Here is the link to the transcript of the talk show with Rich Toscano – it is imperfect:
Blog Talk Radio with Rich Toscano
A summary of his comparison of home prices vs. local incomes, and prices vs. rents:
Well, you can’t — some people say, “Oh, it should be three times income or something.” It doesn’t really work that way because I’m just taking a per capita income like — well, I’ll tell you. I’ll answer the question.
The typical ratio has been about eight times per capita income.
The ratio is eight for what it’s worth, but it’s really not really worth anything, except to compare it to what it’s been in the past. So, right now — yeah now we’re much below — we’re about 7.3 or something like that and it was maybe 8.1 with historical — we’re roughly 10% below the historical price/income ratio.
We’re about 4% below the historical price-to-rent ratio. So, we’re in undervalue historically, not dramatically so, but we’re there, which is now, we just kind of might want to buy houses.
Rich also mentioned that he bought a house recently! He goes into detail about it here:
If this outlook is correct, as I believe it is, then today’s ultra-low rates make this an ideal time to take out a chunky 30-year fixed mortgage, and to sit back and let inflation hew away at the real value of the mortgage and the monthly payments over the years to come.
So, the missus and I went out looking for homes. We only found one in our price range, a single family house in Bay Park, that we thought was awesome enough to be a long-term home. So we made an offer, got a loan with as low a down payment as we could get away with, and have now re-joined the ranks of the titular Landed Poor.
I sat out an inflation-adjusted home price decline of almost 50%, and now I’m buying at a time when prices are cheaper than normal and monthly payments at 45% below their historical median. That’s close enough for me.
In the link Rich states that “There’s actually very little correlation between interest rates and home valuations”. Historically speaking, I’d agree.
However, dare I be so bold as to say “This time is different”? 😉
J6P now has no useful equity, which means any purchase has to be financed in it’s entirety. That puts pricing directly tied to income via the payment, which in turn is determined by rates. IMHO any significant rise in rates will have just as dramatic an effect pushing prices downward as the original drop in rates did in pushing prices skyward.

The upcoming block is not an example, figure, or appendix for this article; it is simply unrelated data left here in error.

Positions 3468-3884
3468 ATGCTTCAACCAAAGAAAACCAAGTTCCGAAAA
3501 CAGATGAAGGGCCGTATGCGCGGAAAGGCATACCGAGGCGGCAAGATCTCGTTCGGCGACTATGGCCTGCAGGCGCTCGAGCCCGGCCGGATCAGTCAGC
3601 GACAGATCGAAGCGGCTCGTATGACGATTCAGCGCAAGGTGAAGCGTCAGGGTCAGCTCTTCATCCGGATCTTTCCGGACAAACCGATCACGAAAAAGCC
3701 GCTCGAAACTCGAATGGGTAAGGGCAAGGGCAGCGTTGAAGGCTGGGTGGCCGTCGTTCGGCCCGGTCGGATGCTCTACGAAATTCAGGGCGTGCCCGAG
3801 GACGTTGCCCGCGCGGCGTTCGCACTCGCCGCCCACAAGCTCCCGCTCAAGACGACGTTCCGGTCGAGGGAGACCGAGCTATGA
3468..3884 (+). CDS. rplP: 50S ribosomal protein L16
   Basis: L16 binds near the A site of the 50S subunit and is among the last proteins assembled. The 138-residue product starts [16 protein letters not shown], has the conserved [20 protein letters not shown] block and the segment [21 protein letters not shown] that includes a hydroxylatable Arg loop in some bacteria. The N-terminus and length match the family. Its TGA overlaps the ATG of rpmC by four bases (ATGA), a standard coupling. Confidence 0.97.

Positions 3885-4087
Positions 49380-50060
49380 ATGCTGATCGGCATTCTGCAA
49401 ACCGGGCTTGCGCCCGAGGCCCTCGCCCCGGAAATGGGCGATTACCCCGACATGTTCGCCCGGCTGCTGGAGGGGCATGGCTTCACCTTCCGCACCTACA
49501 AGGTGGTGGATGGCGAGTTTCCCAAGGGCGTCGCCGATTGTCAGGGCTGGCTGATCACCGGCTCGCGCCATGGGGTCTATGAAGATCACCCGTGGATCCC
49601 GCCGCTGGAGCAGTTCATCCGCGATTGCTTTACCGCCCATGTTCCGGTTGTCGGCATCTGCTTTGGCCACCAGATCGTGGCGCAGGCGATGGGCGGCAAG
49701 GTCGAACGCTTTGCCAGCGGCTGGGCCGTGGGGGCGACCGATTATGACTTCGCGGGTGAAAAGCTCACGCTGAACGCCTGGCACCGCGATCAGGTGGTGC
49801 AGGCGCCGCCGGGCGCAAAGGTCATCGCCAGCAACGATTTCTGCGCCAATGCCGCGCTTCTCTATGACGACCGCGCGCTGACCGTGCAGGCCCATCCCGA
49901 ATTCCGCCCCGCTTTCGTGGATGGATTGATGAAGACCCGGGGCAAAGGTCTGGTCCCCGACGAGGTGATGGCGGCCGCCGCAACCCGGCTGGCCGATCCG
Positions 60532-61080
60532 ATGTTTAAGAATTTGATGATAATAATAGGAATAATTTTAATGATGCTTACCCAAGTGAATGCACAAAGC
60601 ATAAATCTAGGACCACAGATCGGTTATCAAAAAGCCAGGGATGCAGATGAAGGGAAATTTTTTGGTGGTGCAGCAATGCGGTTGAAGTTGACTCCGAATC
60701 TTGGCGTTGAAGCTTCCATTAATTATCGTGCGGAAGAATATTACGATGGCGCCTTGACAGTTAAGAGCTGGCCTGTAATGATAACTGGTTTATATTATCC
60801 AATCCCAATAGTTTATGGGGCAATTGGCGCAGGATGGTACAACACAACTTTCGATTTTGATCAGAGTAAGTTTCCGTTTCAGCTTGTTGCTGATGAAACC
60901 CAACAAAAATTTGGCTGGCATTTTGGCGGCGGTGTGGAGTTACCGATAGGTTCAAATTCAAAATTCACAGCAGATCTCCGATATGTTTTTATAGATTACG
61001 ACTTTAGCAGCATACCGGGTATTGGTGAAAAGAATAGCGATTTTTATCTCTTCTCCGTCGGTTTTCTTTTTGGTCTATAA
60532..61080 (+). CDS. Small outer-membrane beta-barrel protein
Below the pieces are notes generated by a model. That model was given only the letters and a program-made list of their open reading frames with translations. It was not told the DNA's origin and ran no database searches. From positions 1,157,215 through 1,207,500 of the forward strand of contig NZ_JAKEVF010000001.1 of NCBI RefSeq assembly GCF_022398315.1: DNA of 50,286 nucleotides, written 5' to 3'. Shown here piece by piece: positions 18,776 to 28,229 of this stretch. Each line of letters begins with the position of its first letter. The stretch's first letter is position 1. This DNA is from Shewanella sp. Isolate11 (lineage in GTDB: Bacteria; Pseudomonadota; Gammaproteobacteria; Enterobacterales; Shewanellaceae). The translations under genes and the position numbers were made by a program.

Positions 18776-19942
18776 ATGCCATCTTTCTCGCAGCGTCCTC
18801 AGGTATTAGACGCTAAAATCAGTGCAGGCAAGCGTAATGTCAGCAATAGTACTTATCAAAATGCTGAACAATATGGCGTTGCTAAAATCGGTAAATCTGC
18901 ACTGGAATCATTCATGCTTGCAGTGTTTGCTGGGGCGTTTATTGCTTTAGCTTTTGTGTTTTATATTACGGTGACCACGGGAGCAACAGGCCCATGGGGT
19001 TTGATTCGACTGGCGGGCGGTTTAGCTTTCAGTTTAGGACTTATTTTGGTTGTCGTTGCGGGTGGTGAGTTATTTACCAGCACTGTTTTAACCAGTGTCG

Thanks Jim,much appreciated.
Higher interest rates will have a negative initial impact imho but I still believe that Japan is our future for the next decade unless some major innovation changes completely the playing field.
Interest rates are controlled by the Fed and the bond markets are a complete joke.
Look for the Fed to signal low interest rates for the next 5 years. They have promised so till 2013, right? Where are the bond vigilantes?
Where are the bond vigilantes?
Europe for now.
casanova, have you ever read Taleb’s tale of the turkey?
Let’s also note that the previous 2013 estimate was revised to at least 2014 before rates might rise.
Late 2014. Three more years.
Europe is a currency user not a currency issuer like the US, UK , Japan etc.
The problem in Europe is that by joining the Euro the nations lost their monetary sovereignty and have to beg the ECB to buy their bonds.
They cant print their own euros. ECB is limited as to the amount of bonds they can buy by treaty.
Compare this with the Fed that buys the government debt for whatever quantity they please. Have you ever heard of a failed US bond auction?
There is a closer than 90% correlation between the Fed interest rate and the treasury yields.
Look it here how the fed controls the yield curve ant the very weak market influence.
Taleb has made some of the worst investment calls in recent history, especially by massively shorting US treasuries the last two years.
Sorry Jim for digressing from the real estate topic.
Taleb’s investment performance is irrelevant.
Google “Taleb Turkey” and read.
I know his turkey tale. His books are full of anecdotes mainly borrowed from previous thinkers with not much original material in them.
Even the black swan idea is not originally from Taleb. He just turned a white crow into a black swan, sounds more appealing to the wide public.
If you read most european philosophers / thinkers especially Montaigne, you know where his plagiarist ideas come from.
Even his turkey tale was copied from philosopher Betrand Russell who wrote it first more than 60years ago and came originally with the idea.
So,for someone who prides himself in educating the public about investment risk, I think his performance and recommendations are more than relevant and he has failed on both counts.
I don’t care where the story originated, the central theme holds true — one can be supremely confident that everything is absolutely wonderful right up until the day they get their heads chopped off. History reinforces that lesson again and again.
Anyone that believes the Fed can keep ZIRP going indefinitely is kidding themselves.
do you have some logical explanation as to why the fed cant keep ZIRP for 10 or 20 years?
Look at japan, 20 years and counting zirp is alive an kicking.